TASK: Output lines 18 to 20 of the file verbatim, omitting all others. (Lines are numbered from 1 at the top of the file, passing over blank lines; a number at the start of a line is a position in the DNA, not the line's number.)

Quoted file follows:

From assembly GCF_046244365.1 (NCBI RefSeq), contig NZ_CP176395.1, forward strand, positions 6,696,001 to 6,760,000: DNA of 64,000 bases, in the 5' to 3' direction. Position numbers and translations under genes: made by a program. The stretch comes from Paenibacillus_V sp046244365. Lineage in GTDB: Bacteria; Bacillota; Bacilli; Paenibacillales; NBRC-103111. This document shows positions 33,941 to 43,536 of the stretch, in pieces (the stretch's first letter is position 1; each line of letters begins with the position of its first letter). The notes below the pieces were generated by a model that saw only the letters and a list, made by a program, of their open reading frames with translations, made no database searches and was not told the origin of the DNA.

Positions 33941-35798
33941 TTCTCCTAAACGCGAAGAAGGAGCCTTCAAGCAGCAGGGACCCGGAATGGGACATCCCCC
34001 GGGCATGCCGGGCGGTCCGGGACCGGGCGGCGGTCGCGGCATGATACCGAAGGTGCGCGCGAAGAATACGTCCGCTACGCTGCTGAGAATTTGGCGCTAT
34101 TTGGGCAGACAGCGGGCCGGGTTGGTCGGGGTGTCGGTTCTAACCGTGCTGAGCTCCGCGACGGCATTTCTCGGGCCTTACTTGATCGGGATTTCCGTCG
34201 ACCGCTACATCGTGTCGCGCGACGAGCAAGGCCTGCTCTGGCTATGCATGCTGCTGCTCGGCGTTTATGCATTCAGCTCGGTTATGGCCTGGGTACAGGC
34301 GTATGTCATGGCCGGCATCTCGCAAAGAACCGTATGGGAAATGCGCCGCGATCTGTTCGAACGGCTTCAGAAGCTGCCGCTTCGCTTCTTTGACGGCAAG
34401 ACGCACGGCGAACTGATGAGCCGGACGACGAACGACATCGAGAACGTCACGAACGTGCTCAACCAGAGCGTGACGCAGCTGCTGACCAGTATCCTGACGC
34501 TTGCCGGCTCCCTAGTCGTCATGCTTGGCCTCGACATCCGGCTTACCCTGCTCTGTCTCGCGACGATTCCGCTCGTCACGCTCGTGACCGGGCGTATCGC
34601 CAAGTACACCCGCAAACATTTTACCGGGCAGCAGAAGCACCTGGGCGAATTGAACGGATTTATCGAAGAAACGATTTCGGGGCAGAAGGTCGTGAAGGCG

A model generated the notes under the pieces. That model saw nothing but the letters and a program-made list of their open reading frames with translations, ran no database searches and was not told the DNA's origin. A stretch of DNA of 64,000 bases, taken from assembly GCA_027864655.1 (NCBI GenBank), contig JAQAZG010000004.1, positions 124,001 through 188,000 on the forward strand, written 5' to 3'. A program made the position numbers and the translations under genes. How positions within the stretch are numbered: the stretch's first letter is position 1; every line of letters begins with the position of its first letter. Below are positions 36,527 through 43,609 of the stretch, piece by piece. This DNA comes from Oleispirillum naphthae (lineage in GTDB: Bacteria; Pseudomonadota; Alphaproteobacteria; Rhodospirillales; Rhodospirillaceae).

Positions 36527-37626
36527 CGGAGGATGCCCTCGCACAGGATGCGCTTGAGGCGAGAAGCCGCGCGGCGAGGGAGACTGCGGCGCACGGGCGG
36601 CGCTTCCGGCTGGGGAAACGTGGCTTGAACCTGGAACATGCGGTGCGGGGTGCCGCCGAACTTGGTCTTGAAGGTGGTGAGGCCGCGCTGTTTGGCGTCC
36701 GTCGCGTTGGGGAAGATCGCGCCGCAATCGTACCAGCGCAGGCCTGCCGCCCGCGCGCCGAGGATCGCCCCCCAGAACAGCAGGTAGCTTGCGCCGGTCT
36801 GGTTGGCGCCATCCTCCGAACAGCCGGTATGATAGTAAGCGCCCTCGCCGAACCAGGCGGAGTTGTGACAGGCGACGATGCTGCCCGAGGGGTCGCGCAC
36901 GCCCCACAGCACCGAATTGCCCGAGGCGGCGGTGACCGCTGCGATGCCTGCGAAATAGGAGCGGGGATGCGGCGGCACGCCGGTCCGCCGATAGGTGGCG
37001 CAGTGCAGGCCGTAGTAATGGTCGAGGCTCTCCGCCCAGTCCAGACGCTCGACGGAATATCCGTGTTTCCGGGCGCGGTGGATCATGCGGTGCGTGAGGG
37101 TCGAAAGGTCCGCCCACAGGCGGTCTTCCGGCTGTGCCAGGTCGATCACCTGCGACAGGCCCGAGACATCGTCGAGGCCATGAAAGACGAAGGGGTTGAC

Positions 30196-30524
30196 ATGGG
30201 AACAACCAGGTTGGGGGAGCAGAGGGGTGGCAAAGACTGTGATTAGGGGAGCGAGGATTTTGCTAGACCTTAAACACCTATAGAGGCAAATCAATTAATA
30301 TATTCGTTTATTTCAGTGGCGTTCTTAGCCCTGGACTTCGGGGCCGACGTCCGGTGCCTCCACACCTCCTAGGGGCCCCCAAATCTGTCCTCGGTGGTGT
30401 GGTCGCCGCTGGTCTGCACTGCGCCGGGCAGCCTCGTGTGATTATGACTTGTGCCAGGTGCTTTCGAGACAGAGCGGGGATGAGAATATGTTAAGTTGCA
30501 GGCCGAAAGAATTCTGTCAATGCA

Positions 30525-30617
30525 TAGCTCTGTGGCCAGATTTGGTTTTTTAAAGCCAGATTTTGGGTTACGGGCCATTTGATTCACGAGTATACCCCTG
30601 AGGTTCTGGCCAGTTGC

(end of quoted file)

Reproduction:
37001 CAGTGCAGGCCGTAGTAATGGTCGAGGCTCTCCGCCCAGTCCAGACGCTCGACGGAATATCCGTGTTTCCGGGCGCGGTGGATCATGCGGTGCGTGAGGG
37101 TCGAAAGGTCCGCCCACAGGCGGTCTTCCGGCTGTGCCAGGTCGATCACCTGCGACAGGCCCGAGACATCGTCGAGGCCATGAAAGACGAAGGGGTTGAC

Positions 30196-30524